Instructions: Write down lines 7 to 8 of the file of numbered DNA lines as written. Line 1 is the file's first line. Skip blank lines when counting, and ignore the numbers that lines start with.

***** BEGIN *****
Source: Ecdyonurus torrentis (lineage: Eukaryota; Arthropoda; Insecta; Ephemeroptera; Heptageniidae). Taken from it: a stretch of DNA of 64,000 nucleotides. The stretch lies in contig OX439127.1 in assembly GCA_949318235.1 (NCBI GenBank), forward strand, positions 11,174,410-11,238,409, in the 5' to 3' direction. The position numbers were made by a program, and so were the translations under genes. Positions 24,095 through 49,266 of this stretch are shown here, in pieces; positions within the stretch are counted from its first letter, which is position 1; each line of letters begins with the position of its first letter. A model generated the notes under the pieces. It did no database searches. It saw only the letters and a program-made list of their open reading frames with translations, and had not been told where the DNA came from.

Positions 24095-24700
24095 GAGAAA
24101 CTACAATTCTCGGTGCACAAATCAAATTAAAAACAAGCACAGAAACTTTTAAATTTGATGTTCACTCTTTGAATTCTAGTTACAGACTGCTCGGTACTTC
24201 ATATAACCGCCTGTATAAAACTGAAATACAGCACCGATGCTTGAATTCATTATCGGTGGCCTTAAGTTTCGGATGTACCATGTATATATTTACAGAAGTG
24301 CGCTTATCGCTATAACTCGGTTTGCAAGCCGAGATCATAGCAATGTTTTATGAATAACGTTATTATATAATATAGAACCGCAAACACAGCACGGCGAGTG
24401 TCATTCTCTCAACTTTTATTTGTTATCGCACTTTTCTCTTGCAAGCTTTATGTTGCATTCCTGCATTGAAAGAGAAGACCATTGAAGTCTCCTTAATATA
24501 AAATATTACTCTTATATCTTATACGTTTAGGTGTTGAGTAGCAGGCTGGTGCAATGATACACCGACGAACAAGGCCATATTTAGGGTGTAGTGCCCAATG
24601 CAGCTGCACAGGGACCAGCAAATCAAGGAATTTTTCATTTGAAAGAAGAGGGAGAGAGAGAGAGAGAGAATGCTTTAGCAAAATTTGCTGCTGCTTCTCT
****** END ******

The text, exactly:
24401 TCATTCTCTCAACTTTTATTTGTTATCGCACTTTTCTCTTGCAAGCTTTATGTTGCATTCCTGCATTGAAAGAGAAGACCATTGAAGTCTCCTTAATATA
24501 AAATATTACTCTTATATCTTATACGTTTAGGTGTTGAGTAGCAGGCTGGTGCAATGATACACCGACGAACAAGGCCATATTTAGGGTGTAGTGCCCAATG